Although the spine has a natural curvature, it is not designed to have a side-to-side curve. Scoliosis is the result of the spine curving laterally to form an S-shape. This can disrupt the body's alignment and result in pain and deformities. This condition affects 2 to 3 percent of the population in the U.S. Most cases of scoliosis do not have readily identifiable causes.
When it first begins to develop, scoliosis generally does not cause any symptoms. Children with this disease will not feel any back pain, which means that it can easily go undiagnosed. The main symptoms of scoliosis early in life are uneven shoulder blades and waist, as well as one hip being higher than the other. The danger with this is that if scoliosis goes untreated it can progress and cause severe problems.
Because the spine becomes abnormally curved as a result of scoliosis, it can lead to the joints between the vertebrae becoming damaged. This can lead to chronic back arthritis, which can be painful and difficult to treat. People who had scoliosis as children are more likely to have chronic back pain as adults.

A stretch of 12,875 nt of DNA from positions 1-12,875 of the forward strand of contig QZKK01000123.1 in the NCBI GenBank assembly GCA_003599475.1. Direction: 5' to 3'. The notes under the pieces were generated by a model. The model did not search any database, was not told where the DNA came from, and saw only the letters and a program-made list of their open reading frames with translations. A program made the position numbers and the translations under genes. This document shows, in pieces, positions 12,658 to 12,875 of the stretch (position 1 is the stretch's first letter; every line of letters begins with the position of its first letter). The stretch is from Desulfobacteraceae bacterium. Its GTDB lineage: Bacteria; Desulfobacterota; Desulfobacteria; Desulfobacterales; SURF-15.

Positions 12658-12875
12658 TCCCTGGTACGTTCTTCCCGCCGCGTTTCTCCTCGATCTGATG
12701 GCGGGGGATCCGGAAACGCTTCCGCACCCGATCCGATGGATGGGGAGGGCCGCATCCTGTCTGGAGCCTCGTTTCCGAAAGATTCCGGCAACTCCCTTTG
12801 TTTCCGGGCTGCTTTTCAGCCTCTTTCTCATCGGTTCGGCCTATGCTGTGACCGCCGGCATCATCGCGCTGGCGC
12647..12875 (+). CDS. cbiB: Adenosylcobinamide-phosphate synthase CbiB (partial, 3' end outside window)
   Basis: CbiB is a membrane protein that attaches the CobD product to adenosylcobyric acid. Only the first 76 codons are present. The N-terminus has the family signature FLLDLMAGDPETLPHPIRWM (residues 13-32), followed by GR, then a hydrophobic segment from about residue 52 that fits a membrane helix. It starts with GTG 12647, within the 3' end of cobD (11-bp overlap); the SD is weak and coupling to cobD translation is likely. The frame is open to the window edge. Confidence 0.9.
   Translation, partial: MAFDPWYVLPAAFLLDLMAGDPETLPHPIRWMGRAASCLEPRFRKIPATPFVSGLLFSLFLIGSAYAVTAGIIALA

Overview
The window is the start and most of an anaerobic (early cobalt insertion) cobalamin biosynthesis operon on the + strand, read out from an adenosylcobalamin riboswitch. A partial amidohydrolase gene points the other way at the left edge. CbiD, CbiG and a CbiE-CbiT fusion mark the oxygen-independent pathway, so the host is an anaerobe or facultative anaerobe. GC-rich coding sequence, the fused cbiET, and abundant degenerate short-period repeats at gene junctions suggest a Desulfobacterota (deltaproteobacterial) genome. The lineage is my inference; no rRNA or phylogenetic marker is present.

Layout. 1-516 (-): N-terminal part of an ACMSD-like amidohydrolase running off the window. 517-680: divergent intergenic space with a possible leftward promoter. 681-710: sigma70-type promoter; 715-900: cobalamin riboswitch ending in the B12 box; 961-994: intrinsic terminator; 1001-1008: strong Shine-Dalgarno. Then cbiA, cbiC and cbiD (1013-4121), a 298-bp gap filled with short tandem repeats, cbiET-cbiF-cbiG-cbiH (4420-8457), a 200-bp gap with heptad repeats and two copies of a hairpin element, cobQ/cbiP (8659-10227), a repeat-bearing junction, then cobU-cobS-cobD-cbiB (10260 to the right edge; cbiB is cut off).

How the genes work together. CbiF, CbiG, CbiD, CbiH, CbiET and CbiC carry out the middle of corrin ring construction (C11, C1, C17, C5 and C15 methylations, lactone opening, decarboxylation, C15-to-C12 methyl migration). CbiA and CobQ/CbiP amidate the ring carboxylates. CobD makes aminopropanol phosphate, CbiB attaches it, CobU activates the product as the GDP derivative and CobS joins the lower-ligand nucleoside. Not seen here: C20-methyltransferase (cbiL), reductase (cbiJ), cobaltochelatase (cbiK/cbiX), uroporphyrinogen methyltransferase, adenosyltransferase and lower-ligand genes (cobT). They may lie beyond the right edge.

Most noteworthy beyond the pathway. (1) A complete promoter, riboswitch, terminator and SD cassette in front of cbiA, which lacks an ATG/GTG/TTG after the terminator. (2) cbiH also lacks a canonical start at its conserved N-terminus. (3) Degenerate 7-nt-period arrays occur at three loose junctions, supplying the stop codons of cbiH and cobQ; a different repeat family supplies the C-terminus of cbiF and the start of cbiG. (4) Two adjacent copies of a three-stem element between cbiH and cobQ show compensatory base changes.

Kyphosis and Deformity
If scoliosis goes untreated the spine can continue progress from being curved to being fully twisted. This condition, known as kyphosis, can result in permanent deformity -- the person always appearing hunched. It can also be very painful.
In severe cases, scoliosis can cause the spine to twist to the point that it alters the location of the rib cage, causing it to be twisted around the body. This can lead to the ribs preventing the lungs from fully expanding, making breathing difficult. It can also lead to a rapid heart rate and frequent shortness of breath.
Scoliosis can cause people to have their hips at different levels, which can cause alterations in the way they walk and stand. The primary change is that people with scoliosis have a more limited range of motion while they are walking, leading to them expending more energy and having a stiffer gait than normal.